Is PrEP Really Causing a Fall in Condom Use?

New figures show that while the HIV prevention drug, PrEP, is working as well as promised, there has been a significant rise in men shunning condoms. Are the two related?

The research, published this month in The Lancet, involved 17,000 gay and bisexual men from the Victoria and New South Wales areas of Australia. The participants completed questionnaires on their sexual activities including details of whether they were taking PrEP and whether they used condoms.

Between 2013 and 2017, the numbers of HIV-negative people taking PrEP to protect themselves when they had an encounter rose from just two percent up to 24 percent. The researchers also observed that the numbers of men on PrEP who were having casual sexual encounters involving anal sex went up from one percent to 16 percent.

At the same time, the numbers of men reporting using a condom fell substantially, going from 46 percent at the start of the study to just 31 percent by its end.

“PrEP has been heralded as a game-changer for HIV,” said research leader Professor Martin Holt of the University of New South Wales. “But declining condom use may impede its long-term population-level effectiveness. Our findings suggest that the rapid uptake of PrEP disrupted condom use at a community level.”

The situation is more complex than PrEP being solely to blame.

PrEP probably has led to some men feeling they no longer need to use condoms when they have casual sexual encounters. However, many countries across the West have noted that condom use among men who have sex with men has been falling.

Indeed, in 2016 research  revealed that regardless of PrEP availability in America, condom use was on the decline, and the data tells us this trend was present before PrEP was even transitioning to the market.

One reason is that, thanks to modern anti-retrovirals, people living with HIV can now have virus levels that are undetectable. When that happens, they can no longer pass on the virus. As a result, some men may feel they no longer need to use condoms precisely because they know their HIV status and know that they can have sex without being a transmission risk.

Another reason may also be that, to put it bluntly, HIV isn’t seen as a big deal anymore. As tends to happen, as new generations grow up and older generations fade from the public sphere, the crises of yesterday get forgotten or at least softened.

The AIDS crisis is now considered a thing of history, and to an extent it is precisely because modern treatments mean HIV is not a death sentence. Of course, HIV management is a serious, and at times debilitating health concern. All this said, PrEP may indeed be another reason for falling condom use and that is  a problem.

Why do condoms even matter now?

Part of the problem that sexual health advocates have is that condoms and HIV prevention have become so intertwined in people’s minds. Because of PrEP and other treatment options that reduce HIV’s effects in our lives, some may no longer see the need to use condoms.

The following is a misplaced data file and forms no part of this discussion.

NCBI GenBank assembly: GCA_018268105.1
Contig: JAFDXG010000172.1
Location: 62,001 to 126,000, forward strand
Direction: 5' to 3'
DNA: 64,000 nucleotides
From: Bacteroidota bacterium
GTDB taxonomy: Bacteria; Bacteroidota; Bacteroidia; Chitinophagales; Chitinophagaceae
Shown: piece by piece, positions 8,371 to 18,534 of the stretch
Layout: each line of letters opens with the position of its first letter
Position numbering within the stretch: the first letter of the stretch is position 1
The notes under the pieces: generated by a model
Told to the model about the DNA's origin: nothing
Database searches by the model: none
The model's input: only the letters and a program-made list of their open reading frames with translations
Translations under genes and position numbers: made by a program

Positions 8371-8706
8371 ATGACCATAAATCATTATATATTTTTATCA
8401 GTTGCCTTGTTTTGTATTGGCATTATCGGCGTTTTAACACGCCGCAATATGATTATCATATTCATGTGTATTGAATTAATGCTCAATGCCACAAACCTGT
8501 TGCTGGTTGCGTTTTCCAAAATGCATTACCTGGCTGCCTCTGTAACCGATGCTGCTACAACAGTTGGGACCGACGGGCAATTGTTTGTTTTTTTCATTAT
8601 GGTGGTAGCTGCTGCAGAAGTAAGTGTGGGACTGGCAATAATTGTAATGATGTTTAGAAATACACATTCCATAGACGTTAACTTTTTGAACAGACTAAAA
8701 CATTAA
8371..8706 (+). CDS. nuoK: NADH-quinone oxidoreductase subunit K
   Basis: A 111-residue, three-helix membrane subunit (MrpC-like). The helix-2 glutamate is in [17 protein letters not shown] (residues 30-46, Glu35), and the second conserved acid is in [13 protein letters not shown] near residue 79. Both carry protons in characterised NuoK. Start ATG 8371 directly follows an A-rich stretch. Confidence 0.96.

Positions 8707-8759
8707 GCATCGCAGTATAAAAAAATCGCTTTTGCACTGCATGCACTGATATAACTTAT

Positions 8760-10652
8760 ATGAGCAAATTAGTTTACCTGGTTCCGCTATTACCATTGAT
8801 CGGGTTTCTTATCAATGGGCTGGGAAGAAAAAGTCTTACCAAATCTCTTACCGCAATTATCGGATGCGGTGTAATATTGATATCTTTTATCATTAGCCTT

However, as rising rates of STIs demonstrate, that is not the case. PrEP, through no fault of its own, cannot protect against diseases caused by infections like syphilis and gonorrhea.

Falling condom use and a rise in STIs may precipitate another problem: the rise of un-treatable bacterial infections.

Our over-reliance on antibiotics has produced bacteria that are now resistant to our front line, and in some cases even our last line of treatments. Cases of so-called super gonorrhea and other “superbugs” are now popping up with alarming frequency.

What’s more, PrEP doesn’t guard against all HIV subtypes. As a result, it can’t fully protect people who are having frequent, risky sex.

What appears to be needed here is a wholesale rethink of how to communicate just how vital condoms are to our sexual and physical health. At the same time, though, PrEP’s effectiveness is truly “game changing” for the purpose it was designed to achieve, and it is critical that we do not allow these problems with condom use to eclipse that fact. Ultimately, PrEP may save thousands of people from HIV infection.

We should ignore the scary headlines around this topic but acknowledge that this kind of research is crucial, so we can modify our approach to HIV prevention messaging and sexual healthcare. It’s only by using PrEP in tandem with other measures, like condoms, that we are really going to control–and eventually eradicate–sexually transmitted infections.

Photo credit: Thinkstock.


Marie W
Marie W4 months ago

Thanks for sharing

Lisa M
Lisa M9 months ago


Lisa M
Lisa M9 months ago


Dave fleming
Past Member 10 months ago


Richard B
Past Member 10 months ago


pam w
pam w10 months ago

Unfortunately, condoms prevent more than AIDS and pregnancy. And, although PrEp is a great's inadequate against other STDs.

Janis K
Janis K10 months ago

Thanks for sharing.

Leo Custer
Leo C10 months ago

Thank you for sharing!

Winn A
Winn Adams10 months ago


Jenn C
Jenn C10 months ago

You can always count on men to be selfish in the sex department. They are very good at separating the sex act from love, compassion and caring.